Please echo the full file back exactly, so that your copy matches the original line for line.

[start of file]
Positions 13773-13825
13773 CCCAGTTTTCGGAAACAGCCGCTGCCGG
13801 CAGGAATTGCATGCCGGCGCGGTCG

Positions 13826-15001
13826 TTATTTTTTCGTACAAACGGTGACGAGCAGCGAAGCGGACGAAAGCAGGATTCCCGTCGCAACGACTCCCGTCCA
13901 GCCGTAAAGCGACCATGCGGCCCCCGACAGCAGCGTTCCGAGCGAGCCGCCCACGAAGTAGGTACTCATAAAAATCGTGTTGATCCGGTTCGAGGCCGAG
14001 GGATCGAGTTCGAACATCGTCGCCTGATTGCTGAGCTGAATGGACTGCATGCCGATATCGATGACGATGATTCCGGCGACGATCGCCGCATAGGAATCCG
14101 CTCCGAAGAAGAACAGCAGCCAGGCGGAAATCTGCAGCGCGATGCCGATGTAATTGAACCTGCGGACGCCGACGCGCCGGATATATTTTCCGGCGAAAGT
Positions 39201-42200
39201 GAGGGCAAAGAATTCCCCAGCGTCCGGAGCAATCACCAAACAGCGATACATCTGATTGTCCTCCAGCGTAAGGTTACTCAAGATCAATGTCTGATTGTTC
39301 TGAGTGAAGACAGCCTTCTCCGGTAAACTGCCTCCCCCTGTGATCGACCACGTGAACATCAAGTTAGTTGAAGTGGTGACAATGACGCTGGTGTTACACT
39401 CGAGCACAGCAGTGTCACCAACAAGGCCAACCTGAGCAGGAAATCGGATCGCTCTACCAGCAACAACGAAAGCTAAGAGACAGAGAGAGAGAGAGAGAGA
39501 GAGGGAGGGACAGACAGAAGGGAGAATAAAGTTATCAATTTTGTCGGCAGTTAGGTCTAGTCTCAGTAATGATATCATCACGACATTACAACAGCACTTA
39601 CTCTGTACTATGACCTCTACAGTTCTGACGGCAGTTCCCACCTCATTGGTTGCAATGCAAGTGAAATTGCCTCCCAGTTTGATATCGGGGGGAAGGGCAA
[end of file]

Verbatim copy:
Positions 13773-13825
13773 CCCAGTTTTCGGAAACAGCCGCTGCCGG
13801 CAGGAATTGCATGCCGGCGCGGTCG

Positions 13826-15001
13826 TTATTTTTTCGTACAAACGGTGACGAGCAGCGAAGCGGACGAAAGCAGGATTCCCGTCGCAACGACTCCCGTCCA
13901 GCCGTAAAGCGACCATGCGGCCCCCGACAGCAGCGTTCCGAGCGAGCCGCCCACGAAGTAGGTACTCATAAAAATCGTGTTGATCCGGTTCGAGGCCGAG
14001 GGATCGAGTTCGAACATCGTCGCCTGATTGCTGAGCTGAATGGACTGCATGCCGATATCGATGACGATGATTCCGGCGACGATCGCCGCATAGGAATCCG
14101 CTCCGAAGAAGAACAGCAGCCAGGCGGAAATCTGCAGCGCGATGCCGATGTAATTGAACCTGCGGACGCCGACGCGCCGGATATATTTTCCGGCGAAAGT
Positions 39201-42200
39201 GAGGGCAAAGAATTCCCCAGCGTCCGGAGCAATCACCAAACAGCGATACATCTGATTGTCCTCCAGCGTAAGGTTACTCAAGATCAATGTCTGATTGTTC
39301 TGAGTGAAGACAGCCTTCTCCGGTAAACTGCCTCCCCCTGTGATCGACCACGTGAACATCAAGTTAGTTGAAGTGGTGACAATGACGCTGGTGTTACACT
39401 CGAGCACAGCAGTGTCACCAACAAGGCCAACCTGAGCAGGAAATCGGATCGCTCTACCAGCAACAACGAAAGCTAAGAGACAGAGAGAGAGAGAGAGAGA
39501 GAGGGAGGGACAGACAGAAGGGAGAATAAAGTTATCAATTTTGTCGGCAGTTAGGTCTAGTCTCAGTAATGATATCATCACGACATTACAACAGCACTTA
39601 CTCTGTACTATGACCTCTACAGTTCTGACGGCAGTTCCCACCTCATTGGTTGCAATGCAAGTGAAATTGCCTCCCAGTTTGATATCGGGGGGAAGGGCAA